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Pefta 2012 Q&a: Vince Tolentino

Find out how this talent from SoFA aims to integrate fashion history in his designs for PEFTA.
Pefta 2012 Q&a: Vince Tolentino Find out how this talent from SoFA aims to integrate fashion history in his designs for PEFTA.

How do you feel about being a PEFTA finalist this year?

First of all, I feel honored to have my portfolio considered. [I'm] also elated, excited, and of course hopeful to be included in the final selection.

What motivated you to study fashion design?

From an early stage my family and friends recognized my talent and appreciated my enthusiasm for all things fashion and eventually encouraged me to study. My particular interest is centered on haute couture, working with fine garments that aspire to embody the highest quality of workmanship. I follow with great interest red carpet events and international fashion shows and get inspired by designs that break new ground and the people who wear them, thus giving the industry purpose and impetus. I generally admire designers who think outside the box and create pieces that are unique and of flawless elegance, such as Armani Prive, Inno Sotto, as well as Galliano.


Please tell us about the portfolio you submitted to Preview. What is the concept behind it? How does it tie in with this year's theme, Silhouette?

My theme "Fashion History Revisited" is an attempt to capture, adapt, and redesign the shapes and diversity of fashion history. There is a direct link between this year’s theme and history. The name derives from Etienne de Silhouette, Louis XV’s finance minister and his hobby of making cut-paper shadow portraits. Silhouettes became a popular artform until the arrival of photography rendered it obsolete. Many periods in women’s fashion have a distinct silhouette that we automatically associate with the clothing of that era.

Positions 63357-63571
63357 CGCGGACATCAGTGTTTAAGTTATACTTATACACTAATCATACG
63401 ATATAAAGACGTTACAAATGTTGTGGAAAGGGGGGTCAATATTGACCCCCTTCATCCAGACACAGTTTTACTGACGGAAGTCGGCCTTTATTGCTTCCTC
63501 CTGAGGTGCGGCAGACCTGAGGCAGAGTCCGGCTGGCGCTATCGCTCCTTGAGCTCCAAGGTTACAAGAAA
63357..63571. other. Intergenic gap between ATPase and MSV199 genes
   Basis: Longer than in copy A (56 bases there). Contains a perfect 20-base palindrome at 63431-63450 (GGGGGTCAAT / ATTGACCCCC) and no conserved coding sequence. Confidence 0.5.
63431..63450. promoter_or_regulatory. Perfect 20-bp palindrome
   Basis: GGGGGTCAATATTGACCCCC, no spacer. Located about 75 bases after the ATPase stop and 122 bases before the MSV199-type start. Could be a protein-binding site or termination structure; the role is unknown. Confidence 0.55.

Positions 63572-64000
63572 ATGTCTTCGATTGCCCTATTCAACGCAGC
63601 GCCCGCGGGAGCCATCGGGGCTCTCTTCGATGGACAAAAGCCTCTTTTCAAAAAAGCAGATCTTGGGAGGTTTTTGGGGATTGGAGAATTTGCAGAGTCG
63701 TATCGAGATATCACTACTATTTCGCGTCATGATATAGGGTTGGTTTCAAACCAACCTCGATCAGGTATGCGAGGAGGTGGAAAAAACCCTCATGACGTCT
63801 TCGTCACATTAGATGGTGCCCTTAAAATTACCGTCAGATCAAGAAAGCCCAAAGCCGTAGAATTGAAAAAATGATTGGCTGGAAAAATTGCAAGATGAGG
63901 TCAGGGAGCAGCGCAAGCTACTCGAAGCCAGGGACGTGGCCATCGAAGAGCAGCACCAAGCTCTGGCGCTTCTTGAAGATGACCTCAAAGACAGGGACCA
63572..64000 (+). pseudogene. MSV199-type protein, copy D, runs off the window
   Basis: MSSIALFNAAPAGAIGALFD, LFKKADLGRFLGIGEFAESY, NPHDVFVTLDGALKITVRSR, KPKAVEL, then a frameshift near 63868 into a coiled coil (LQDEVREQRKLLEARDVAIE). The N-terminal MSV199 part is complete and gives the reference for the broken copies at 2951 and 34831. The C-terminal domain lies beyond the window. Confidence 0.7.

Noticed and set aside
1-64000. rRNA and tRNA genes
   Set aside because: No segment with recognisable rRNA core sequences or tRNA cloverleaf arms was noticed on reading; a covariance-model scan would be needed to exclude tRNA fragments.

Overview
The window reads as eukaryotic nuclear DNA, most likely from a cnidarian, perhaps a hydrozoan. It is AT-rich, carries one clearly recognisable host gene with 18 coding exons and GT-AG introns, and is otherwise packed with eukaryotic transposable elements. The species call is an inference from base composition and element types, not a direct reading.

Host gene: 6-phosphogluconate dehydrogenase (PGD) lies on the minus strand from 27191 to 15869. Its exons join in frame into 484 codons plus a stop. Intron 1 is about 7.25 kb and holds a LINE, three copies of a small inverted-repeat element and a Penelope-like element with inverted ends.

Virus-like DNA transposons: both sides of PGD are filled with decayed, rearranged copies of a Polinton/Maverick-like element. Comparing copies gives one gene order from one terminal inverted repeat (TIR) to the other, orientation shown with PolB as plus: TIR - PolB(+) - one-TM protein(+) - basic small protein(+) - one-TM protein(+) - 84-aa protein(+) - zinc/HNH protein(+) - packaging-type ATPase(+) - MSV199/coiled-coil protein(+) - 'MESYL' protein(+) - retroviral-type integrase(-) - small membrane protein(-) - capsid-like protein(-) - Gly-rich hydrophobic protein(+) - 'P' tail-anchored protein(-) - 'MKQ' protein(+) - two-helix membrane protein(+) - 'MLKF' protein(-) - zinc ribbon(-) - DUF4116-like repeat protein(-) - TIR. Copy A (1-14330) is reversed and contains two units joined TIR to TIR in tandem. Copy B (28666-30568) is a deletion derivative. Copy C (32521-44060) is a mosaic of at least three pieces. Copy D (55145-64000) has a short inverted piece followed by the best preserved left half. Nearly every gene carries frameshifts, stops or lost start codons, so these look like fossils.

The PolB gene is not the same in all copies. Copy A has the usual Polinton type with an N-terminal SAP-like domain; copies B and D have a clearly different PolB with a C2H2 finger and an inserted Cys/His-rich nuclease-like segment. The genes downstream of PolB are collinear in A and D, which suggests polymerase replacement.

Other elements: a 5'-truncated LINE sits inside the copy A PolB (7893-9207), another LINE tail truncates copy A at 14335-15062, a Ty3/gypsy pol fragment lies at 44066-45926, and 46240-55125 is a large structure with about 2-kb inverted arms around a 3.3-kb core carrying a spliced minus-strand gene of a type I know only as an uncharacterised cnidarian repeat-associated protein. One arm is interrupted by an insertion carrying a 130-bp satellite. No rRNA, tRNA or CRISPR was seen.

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Please tell us about the piece that the Preview editors selected for you to execute.

This particular design establishes a link and contains a very prominent historic element of fashion: frills. The biggest challenge undoubtedly is the creation of frills that remain true to form and shape and do not collapse under their own weight. I have yet to search for a solution and probably have to incorporate a support structure that is subtle, invisible and lightweight. I like to adhere to the colors of the submitted sketch (amber to light brown complemented by the grayish silver frills). The material for the frills should be of very fine and almost translucent, but rather rigid nature. I will be sourcing the material for the dress in the near future.


What accomplishments in your budding career are you most proud of?

My proudest moment in my career was a win in the Young Environmental Fashion Designers competition. It greatly motivated me to strive for excellence in future projects.

How do you envision yourself evolving as a designer?

To successfully evolve as a fashion designer I take a three-pronged approach—to master all the techniques required to design and manufacture beautiful and unique pieces, to gain publicity and acceptance in the industry through participation in fashion competitions and word-of-mouth advertising by an appreciative customer base, and even having a stint in a high fashion retail environment, talking to prospective customers, and finding out what their desires and priorities are in relation to style, trends, and of course price.

How do you see yourself contributing to the growth of Philippine fashion?

Globalization is the buzz word and almost synonym for success in the 21st century. It is my determination to ultimately make a name in the international stage and project Philippine expertise and excellence in fashion design overseas, which will enhance the reputation and competitiveness of our  industry abroad, thus contributing to the growth of Philippine fashion.